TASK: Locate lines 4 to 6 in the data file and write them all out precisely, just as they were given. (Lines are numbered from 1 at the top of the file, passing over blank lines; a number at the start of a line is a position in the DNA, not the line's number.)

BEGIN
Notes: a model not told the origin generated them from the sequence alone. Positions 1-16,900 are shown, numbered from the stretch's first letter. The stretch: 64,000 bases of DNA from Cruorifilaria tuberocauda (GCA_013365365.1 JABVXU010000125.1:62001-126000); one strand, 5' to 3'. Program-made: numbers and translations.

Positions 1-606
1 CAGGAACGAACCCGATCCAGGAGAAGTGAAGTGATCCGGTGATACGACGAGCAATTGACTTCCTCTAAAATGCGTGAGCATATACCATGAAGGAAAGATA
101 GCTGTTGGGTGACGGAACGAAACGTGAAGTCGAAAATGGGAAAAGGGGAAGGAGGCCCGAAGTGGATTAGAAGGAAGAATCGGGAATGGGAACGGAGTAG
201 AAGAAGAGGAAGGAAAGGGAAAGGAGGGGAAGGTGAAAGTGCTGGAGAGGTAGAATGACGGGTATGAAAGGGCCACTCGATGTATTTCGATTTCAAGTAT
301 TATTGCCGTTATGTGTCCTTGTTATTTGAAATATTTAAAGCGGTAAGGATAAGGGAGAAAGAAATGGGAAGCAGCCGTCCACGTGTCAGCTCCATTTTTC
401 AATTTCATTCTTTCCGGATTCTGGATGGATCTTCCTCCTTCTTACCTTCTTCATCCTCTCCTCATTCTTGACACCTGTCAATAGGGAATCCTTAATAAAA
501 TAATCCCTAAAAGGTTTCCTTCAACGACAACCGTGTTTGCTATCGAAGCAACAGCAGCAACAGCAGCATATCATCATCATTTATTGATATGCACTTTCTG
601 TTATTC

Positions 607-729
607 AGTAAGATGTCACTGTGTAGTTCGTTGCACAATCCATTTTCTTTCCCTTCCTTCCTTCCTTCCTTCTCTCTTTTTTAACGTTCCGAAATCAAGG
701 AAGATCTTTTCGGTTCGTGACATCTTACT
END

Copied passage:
101 GCTGTTGGGTGACGGAACGAAACGTGAAGTCGAAAATGGGAAAAGGGGAAGGAGGCCCGAAGTGGATTAGAAGGAAGAATCGGGAATGGGAACGGAGTAG
201 AAGAAGAGGAAGGAAAGGGAAAGGAGGGGAAGGTGAAAGTGCTGGAGAGGTAGAATGACGGGTATGAAAGGGCCACTCGATGTATTTCGATTTCAAGTAT
301 TATTGCCGTTATGTGTCCTTGTTATTTGAAATATTTAAAGCGGTAAGGATAAGGGAGAAAGAAATGGGAAGCAGCCGTCCACGTGTCAGCTCCATTTTTC